UK energy grid needs £60bn upgrade to hit green target, plan says

New undersea cables and power lines could add up to £30 a year to energy bills, a new plan suggests.
UK energy grid needs £60bn upgrade to hit green target, plan says
Pylons in the sunsetGetty Images

The UK’s electricity network needs almost a further £60bn of upgrades to hit government decarbonisation targets by 2035, according to a new plan.

About 4,000 miles of undersea cables and 1,000 miles of onshore power lines are needed, said the National Grid’s Electricity Systems Operator (ESO).

The investment would add between £20 to £30 a year to customer bills, it said.

The government said the ESO’s plans were preliminary and yet to pass a “robust planning process”.

The plans were written up by the ESO, the organisation which runs the electricity network and would run the updated system it is calling for too. It is currently owned by National Grid but will transfer into government ownership later this year.

Its latest £58bn estimate is for work needed between 2030 and 2035 and comes on top of a previous £54bn estimate for work taking place between now and 2030.

The additional infrastructure spend would help get the UK’s offshore wind from where it is produced out at sea, to where it is used by households across the country.

That would be key in making greener energy, according to the ESO, which said the project would be the largest build of its kind for seven decades.

The government said the plans would support more than 20,000 jobs, but these are preliminary ones that would have to go through a robust planning process – a stage at which many infrastructure plans have failed.

The ESO says this is the kind of ambitious plan needed to deliver clean, secure, decarbonised energy. It called for “swift and co-ordinated” progress, and said that without it, the country’s climate ambitions might be at risk.

“Great Britain is about to embark upon the biggest change to the electricity network since the high voltage transmission grid was established back in the 1950s,” it said.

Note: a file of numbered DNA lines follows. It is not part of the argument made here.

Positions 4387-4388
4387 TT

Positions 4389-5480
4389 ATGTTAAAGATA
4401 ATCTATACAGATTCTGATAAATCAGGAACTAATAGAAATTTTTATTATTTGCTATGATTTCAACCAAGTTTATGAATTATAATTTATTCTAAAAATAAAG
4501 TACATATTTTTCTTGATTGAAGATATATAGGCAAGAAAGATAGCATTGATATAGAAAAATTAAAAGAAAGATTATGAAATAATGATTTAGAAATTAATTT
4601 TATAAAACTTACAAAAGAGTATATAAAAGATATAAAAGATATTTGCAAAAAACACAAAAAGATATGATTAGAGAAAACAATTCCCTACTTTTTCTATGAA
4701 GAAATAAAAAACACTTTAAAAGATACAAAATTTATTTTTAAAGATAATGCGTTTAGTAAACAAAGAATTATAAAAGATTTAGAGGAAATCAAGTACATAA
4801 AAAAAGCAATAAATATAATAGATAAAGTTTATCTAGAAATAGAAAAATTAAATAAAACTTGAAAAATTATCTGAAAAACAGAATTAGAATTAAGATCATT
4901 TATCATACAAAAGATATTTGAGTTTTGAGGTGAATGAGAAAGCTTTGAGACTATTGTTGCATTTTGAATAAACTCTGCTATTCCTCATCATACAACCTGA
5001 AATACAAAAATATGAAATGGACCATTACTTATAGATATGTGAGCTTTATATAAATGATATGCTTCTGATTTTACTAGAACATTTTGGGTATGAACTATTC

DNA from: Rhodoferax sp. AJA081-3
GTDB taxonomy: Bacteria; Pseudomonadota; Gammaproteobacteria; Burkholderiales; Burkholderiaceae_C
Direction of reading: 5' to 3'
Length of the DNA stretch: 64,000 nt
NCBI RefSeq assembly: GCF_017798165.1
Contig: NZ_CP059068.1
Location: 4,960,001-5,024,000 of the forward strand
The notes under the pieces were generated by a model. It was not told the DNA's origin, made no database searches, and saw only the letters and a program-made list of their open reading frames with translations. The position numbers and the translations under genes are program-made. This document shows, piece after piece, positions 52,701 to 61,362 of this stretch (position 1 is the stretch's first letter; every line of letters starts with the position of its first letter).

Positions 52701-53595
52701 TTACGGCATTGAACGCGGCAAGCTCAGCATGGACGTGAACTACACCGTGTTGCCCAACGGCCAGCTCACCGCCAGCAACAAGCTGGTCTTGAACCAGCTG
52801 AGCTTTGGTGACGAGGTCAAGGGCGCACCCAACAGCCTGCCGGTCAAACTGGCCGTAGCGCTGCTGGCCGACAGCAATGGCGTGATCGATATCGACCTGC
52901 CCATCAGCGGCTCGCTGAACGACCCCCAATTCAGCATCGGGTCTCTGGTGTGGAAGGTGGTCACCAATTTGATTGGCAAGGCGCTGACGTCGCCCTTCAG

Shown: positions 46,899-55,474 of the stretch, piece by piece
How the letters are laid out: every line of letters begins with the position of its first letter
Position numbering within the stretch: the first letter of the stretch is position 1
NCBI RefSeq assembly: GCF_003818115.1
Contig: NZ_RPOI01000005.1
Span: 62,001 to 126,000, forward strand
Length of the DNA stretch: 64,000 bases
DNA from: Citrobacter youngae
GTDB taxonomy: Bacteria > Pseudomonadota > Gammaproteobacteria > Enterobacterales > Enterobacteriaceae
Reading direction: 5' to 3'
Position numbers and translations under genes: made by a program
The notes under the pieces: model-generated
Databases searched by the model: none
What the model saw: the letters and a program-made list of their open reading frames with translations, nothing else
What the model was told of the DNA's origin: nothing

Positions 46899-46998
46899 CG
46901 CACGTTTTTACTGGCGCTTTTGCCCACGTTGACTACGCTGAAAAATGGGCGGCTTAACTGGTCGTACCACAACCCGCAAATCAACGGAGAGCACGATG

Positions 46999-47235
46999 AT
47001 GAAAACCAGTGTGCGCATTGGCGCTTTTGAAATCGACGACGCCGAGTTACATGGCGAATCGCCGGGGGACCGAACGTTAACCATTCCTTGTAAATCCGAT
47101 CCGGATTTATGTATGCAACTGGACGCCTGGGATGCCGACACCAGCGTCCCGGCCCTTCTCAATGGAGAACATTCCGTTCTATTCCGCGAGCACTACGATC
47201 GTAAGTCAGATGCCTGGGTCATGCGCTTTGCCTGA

New connections and more grid capacity will also be needed as people and companies switch to using electricity for their cars or heating their homes. Renewable forms of generating energy, including through solar and wind farms, will also change the way the grid is shaped.

The undersea cables will have to come ashore at various points, predominantly on the east coast of Scotland and England – and from there, on to places near urban centres via overhead pylons or at four times the cost, under the ground. Hot spots for the new pylons include West Wales and a route through East Anglia.

Speaking to the BBC, Jake Rigg, corporate affairs director at the ESO, said conversation with communities across the UK is ongoing.

Critics have said the plan would deface areas of outstanding national beauty by adding more pylons – the huge steel structures which have been accused of blighting landscapes.

“What we’re trying to do is minimise impact on communities, in particular Scotland and East Anglia,” Mr Rigg said, adding that while “undergrounding” can be done to prevent erection of pylons, those processes are more expensive and require more maintenance.

Rosie Pearson lives in Kelvedon in Essex and is the founder of the campaign group Essex Suffolk Norfolk pylons. She said that opponents of the plans are not anti-wind power, but more of the network should be out at sea, and that power lines can – and should – be buried underground.

Campaigner Rosie Pearson

“Whenever anyone thinks about a grid upgrade, they think about pylons. No-one thinks about these other, better ways of doing things so that’s what upsets people when they’re told they’re going to have a pylon next to their garden.”

“We’re fully supportive of the need for a grid upgrade, but what’s got to happen is it’s got to be done in the best way possible and it’s got to bring communities along with it”, she told the BBC.

A spokesperson from the Department for Energy Security and Net Zero said: “Any projects taken forward would be required to progress through a robust planning process.

“To keep up with growing demand, work to reinforce the grid would connect more low-cost offshore wind and low carbon energy, helping to future proof our energy supply, reduce bills and bring the UK closer to our net zero goals”.

As well as a forecasted rise in projected electricity usage, the UK’s supply of energy was affected by Russia’s invasion of Ukraine.

It prompted the National Grid’s ESO to run a scheme allowing discounts for some households if they reduced energy usage during peak hours, as well as broader questions on the UK’s energy security.

Additional reporting by Faarea Masud.


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